Colony Cove Properties, LLC owns a rent‐controlled mobile home park in Carson, California. Property owners may apply annually to the city and its Mobile home Park Rental Review Board for rent increases. In evaluating rent‐increase applications, staff follows an ordinance and guidelines that require balancing the need to allow property owners a fair return on their investments while maintaining below‐market rents. This requires comparing various expenses submitted by property owners against the property’s income to determine what rents would provide the owner with a fair return.
When Colony Cove purchased its mobile home park in 2006, the guidelines allowed the board to consider acquisition debt service—interest payments made on a loan to purchase the rent‐controlled property—when assessing whether to grant a rent increase, but only if “the purchase price paid was reasonable in light of the rents allowed under the Ordinance and involved prudent and customary financing practices.” After Colony Cove purchased the park and before it was permitted to file its first rent‐increase application, respondents amended the guidelines to not count acquisition debt service as an operating expense. Because of this amendment, respondents ultimately approved rent increases grossly insufficient to cover Colony Cove’s annual operating expenses.
Colony Cove alleged that respondents’ retroactive application of the amended guidelines was a taking without just compensation in violation of the 5th Amendment. A jury returned a verdict in Colony Cove’s favor, but the Ninth Circuit reversed the jury’s verdict, holding that Colony Cove had failed to show sufficient evidence at trial to support a regulatory taking under Penn Central v. New York, the case that established the framework for evaluating regulatory takings.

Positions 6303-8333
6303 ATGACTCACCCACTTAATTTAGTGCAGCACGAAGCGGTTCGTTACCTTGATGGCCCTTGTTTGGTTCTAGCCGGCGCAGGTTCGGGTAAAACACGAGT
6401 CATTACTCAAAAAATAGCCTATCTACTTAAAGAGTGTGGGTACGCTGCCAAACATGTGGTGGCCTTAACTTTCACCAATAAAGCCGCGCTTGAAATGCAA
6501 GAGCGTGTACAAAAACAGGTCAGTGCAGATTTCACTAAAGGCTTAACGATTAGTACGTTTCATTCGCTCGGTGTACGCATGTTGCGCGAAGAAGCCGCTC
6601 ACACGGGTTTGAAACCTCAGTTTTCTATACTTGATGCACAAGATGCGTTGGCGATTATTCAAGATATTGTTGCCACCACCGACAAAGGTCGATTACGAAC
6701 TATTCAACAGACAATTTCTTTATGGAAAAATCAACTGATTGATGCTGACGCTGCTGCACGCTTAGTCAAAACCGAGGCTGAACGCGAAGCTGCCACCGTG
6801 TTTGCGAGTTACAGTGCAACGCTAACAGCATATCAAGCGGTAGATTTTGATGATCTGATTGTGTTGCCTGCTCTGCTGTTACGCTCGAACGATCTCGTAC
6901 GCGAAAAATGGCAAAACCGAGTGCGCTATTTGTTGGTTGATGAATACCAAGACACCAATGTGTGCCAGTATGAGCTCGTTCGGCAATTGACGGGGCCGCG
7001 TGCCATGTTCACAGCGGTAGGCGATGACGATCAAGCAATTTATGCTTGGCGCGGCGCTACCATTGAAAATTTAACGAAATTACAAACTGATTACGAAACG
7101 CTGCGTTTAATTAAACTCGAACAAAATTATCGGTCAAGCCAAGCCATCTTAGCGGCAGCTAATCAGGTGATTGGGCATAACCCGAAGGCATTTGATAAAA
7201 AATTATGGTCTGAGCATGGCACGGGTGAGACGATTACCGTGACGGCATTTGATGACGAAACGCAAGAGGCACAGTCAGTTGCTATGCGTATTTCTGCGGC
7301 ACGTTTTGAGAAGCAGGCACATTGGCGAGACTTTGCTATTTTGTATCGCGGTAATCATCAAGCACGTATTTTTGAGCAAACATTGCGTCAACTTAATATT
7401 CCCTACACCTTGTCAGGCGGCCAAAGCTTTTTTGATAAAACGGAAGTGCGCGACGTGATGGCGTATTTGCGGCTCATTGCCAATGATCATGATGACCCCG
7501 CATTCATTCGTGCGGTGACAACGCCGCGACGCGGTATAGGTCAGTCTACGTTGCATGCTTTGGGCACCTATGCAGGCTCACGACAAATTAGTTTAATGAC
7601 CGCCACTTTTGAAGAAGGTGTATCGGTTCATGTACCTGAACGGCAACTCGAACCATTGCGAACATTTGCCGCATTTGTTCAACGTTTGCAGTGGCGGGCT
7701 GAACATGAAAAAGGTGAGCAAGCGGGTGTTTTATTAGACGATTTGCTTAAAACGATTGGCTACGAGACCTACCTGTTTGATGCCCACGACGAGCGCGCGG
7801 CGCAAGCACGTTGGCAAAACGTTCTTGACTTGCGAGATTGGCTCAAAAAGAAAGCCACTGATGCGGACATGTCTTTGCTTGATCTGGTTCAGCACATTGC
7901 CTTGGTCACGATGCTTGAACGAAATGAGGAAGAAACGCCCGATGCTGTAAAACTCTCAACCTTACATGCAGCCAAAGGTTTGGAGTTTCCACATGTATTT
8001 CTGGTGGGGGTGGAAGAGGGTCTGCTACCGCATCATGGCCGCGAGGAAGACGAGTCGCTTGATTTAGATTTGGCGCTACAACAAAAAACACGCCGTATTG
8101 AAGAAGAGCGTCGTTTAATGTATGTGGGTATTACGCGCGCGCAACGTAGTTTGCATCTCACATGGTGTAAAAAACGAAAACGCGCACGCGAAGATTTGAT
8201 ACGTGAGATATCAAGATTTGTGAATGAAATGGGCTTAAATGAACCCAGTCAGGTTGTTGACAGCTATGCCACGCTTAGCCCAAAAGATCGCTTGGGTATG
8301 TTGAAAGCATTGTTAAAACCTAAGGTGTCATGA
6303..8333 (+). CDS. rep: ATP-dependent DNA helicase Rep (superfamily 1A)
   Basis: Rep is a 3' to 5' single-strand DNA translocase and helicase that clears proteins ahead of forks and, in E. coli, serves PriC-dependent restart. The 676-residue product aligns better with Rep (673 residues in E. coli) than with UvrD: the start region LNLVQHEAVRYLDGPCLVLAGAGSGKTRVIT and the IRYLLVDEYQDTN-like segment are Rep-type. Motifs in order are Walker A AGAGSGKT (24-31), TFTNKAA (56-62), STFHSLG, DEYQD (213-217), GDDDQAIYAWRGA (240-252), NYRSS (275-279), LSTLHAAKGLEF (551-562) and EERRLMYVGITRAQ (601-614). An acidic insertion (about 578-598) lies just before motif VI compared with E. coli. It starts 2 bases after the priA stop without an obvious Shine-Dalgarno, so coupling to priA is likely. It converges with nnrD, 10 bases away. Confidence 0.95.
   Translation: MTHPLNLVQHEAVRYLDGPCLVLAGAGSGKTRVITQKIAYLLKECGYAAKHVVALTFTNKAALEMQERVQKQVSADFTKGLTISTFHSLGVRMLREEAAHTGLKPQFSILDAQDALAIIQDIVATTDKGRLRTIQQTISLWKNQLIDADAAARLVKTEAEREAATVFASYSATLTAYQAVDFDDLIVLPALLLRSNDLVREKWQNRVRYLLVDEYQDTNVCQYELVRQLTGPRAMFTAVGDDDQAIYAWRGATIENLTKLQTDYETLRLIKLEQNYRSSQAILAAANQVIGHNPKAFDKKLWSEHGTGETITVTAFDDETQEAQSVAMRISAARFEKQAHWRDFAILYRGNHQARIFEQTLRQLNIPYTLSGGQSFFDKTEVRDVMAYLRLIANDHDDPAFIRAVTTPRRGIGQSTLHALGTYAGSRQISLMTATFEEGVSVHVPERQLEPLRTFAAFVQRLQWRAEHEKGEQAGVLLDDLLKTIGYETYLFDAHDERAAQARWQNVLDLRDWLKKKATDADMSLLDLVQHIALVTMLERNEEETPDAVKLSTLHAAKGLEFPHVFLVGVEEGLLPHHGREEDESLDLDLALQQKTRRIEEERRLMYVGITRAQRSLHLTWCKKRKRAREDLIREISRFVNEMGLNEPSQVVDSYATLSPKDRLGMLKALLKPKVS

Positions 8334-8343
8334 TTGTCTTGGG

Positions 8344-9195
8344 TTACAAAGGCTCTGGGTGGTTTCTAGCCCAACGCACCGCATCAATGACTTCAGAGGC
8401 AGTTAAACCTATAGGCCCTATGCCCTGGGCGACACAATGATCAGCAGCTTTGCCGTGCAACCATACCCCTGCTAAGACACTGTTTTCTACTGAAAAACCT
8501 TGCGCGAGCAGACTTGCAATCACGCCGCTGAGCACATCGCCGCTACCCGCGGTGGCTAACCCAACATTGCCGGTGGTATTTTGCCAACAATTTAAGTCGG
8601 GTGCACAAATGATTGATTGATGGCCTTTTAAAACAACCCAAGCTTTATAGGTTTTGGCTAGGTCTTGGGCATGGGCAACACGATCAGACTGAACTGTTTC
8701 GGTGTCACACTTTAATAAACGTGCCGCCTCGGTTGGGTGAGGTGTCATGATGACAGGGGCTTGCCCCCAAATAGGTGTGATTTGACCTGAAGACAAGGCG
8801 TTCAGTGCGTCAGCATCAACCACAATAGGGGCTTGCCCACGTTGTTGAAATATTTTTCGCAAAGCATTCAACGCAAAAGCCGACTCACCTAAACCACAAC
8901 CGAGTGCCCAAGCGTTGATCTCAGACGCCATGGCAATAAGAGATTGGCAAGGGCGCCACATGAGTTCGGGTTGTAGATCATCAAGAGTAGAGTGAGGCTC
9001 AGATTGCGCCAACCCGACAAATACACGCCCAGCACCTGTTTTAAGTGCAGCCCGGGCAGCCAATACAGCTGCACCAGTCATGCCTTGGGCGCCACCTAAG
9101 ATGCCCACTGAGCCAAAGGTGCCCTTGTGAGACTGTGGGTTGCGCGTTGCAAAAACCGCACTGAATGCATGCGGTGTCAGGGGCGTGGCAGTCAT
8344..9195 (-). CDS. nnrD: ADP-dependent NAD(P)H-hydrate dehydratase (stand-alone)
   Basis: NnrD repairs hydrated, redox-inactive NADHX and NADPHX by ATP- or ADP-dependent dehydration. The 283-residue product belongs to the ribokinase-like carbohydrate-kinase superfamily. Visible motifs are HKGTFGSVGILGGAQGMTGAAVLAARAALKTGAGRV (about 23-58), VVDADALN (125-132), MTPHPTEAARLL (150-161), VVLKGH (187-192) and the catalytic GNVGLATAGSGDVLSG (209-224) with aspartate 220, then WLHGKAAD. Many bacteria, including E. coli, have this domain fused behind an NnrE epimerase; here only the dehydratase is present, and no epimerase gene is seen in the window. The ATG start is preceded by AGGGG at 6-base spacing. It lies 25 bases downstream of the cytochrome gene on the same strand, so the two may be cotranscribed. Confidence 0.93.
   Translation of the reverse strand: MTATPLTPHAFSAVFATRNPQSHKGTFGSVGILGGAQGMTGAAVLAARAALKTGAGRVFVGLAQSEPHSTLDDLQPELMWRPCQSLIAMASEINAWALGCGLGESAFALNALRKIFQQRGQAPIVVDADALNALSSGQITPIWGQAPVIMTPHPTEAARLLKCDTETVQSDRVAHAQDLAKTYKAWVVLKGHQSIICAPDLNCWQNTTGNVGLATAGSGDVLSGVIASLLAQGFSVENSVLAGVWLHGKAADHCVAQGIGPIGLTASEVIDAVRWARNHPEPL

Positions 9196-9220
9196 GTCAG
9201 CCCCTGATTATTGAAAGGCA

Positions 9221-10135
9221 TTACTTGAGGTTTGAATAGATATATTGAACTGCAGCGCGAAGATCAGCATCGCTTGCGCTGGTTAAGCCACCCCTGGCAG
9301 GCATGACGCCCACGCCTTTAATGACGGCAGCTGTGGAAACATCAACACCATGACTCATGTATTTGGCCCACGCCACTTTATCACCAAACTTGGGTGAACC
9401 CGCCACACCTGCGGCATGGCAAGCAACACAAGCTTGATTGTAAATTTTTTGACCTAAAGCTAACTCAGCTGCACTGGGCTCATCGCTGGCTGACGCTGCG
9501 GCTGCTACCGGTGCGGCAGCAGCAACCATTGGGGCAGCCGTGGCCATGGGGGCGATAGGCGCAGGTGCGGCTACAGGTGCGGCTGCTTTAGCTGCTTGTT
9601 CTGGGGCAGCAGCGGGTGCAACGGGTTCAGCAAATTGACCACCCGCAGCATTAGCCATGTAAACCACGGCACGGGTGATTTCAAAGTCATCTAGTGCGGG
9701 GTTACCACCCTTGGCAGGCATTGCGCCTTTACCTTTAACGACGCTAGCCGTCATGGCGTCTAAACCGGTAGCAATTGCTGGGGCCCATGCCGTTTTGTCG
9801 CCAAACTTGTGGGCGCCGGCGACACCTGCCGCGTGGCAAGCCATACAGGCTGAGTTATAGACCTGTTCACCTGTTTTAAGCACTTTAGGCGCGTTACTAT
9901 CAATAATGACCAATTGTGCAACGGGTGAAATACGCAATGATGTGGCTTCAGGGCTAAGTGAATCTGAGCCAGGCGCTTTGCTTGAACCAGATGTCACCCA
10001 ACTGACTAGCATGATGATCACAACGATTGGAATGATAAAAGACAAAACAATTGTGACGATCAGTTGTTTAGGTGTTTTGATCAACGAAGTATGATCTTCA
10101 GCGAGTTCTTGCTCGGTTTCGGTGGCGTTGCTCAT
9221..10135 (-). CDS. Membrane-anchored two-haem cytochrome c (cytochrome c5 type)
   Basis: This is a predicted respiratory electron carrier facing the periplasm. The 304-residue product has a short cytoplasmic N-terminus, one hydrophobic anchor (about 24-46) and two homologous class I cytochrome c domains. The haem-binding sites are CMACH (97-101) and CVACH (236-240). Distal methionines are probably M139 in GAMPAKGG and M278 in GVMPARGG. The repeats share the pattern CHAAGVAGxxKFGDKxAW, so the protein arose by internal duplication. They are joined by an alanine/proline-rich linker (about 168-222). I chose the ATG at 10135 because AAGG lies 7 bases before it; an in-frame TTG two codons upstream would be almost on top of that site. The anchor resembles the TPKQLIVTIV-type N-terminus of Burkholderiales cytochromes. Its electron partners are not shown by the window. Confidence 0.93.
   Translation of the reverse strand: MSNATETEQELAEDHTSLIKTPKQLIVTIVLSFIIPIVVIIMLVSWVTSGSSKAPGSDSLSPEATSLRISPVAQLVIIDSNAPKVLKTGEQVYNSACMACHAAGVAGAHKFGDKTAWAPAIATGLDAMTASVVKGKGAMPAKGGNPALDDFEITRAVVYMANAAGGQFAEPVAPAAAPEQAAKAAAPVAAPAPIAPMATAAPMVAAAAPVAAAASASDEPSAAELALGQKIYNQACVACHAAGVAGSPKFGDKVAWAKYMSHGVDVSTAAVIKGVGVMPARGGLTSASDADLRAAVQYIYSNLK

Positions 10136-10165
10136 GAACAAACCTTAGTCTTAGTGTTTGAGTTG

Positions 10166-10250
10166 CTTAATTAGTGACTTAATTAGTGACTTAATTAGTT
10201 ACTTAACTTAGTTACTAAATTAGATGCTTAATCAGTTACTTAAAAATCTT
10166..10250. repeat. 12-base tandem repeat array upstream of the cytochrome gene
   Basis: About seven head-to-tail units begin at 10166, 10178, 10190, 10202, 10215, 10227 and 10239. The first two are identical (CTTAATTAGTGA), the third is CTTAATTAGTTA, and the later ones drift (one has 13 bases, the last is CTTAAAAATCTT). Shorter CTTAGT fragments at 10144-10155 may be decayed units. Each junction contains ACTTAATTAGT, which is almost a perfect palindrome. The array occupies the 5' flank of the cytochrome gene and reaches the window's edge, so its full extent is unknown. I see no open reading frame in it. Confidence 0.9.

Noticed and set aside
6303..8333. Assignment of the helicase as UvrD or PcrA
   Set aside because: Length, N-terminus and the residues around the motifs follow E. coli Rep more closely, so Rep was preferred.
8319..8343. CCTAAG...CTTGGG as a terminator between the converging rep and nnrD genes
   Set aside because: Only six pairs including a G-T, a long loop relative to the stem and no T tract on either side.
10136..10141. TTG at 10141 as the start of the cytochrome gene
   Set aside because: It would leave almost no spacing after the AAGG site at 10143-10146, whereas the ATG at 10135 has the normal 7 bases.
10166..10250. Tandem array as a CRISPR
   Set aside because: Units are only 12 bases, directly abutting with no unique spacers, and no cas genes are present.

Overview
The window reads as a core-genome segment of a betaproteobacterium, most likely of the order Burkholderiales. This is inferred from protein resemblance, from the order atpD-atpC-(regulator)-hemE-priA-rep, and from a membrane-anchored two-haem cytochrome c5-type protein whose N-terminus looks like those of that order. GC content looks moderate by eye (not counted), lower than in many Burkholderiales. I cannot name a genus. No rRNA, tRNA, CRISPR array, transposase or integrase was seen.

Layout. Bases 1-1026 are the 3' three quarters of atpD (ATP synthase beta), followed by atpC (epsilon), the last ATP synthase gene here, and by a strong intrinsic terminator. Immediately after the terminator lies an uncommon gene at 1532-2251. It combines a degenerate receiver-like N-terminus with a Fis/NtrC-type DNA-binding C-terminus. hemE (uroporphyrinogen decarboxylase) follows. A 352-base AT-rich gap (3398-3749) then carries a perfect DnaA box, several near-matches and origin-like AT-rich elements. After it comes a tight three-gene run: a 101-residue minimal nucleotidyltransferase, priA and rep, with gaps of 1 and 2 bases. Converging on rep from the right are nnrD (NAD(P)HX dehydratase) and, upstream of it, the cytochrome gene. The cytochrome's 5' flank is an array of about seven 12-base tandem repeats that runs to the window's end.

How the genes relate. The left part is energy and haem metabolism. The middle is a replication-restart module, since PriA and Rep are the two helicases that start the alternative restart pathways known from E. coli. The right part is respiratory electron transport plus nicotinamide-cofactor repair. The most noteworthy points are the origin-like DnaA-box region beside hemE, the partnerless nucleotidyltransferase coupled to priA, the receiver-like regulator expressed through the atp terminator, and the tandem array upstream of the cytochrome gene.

Cato has joined the NFIB Small Business Legal Center and the Southeastern Legal Foundation in filing an amicus brief supporting Colony Cove’s petition for certiorari to the Supreme Court. We argue that this Court should provide guidance as to how the parcel‐as‐a‐whole rule should function in a Penn Central analysis for a temporary takings claim. Generally, when evaluating a regulatory taking, courts look to the impact of the regulation on the “parcel as a whole,” not on discreet segments. In the context of a temporary takings claim, however, we argue that the analysis must focus on the economic impact of the restriction during the imposition rather than on the value remaining after a temporary restriction is lifted. Any other rule would completely vitiateFirst English, which held that if a regulation amounting to a taking is withdrawn, the claimant would still be entitled to just compensation for the period the regulation was in effect.
We also argue that the Court should clarify what it means for landowners to obtain a “reasonable return” on their investments. Penn Central failed to define the term and lower courts are confused. The Penn Central test offers virtually no guidance as to what showing is necessary to satisfy the Penn Central factors, or how heavily the factors should be weighed in the equation. The Court should provide greater direction and predictability in regulatory takings cases or affirm that the Penn Central factors may be evaluated and weighed by a jury, which is uniquely capable of resolving such mixed questions of fact and law.